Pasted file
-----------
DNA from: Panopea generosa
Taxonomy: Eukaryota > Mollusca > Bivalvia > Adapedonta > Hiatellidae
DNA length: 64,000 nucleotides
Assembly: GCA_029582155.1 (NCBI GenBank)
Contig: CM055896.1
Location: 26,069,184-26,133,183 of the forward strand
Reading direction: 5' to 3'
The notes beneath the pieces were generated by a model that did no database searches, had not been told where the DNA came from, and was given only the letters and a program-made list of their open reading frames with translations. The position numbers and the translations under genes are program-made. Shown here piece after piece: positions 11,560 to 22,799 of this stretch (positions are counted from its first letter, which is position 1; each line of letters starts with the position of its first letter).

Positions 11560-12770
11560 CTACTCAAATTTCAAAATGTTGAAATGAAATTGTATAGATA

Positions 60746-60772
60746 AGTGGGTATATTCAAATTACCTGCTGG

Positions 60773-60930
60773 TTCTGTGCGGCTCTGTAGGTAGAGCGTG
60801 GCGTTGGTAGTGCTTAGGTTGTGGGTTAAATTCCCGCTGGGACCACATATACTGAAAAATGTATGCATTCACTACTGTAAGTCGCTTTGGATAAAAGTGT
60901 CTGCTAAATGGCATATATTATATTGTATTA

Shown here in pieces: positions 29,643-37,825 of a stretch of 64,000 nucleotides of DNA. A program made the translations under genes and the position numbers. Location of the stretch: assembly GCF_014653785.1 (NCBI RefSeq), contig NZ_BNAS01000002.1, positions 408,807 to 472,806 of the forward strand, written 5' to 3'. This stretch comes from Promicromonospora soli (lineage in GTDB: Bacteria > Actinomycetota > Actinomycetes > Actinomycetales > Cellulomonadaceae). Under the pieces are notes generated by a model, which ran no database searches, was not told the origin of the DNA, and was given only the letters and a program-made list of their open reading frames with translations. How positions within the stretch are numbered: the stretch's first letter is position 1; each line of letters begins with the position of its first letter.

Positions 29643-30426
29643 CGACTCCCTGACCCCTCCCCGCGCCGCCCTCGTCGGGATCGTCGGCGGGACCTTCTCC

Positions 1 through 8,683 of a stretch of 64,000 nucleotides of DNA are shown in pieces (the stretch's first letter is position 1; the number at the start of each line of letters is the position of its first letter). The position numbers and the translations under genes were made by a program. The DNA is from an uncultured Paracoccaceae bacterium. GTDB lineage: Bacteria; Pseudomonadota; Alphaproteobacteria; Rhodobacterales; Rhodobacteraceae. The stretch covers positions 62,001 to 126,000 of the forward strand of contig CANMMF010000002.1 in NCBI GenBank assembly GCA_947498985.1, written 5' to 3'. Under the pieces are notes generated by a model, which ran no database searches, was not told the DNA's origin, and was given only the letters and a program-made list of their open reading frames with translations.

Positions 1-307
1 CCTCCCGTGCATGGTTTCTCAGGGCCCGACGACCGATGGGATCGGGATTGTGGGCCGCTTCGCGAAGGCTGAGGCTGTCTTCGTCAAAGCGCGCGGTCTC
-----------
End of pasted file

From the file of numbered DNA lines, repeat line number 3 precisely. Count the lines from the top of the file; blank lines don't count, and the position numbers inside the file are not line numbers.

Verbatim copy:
DNA length: 64,000 nucleotides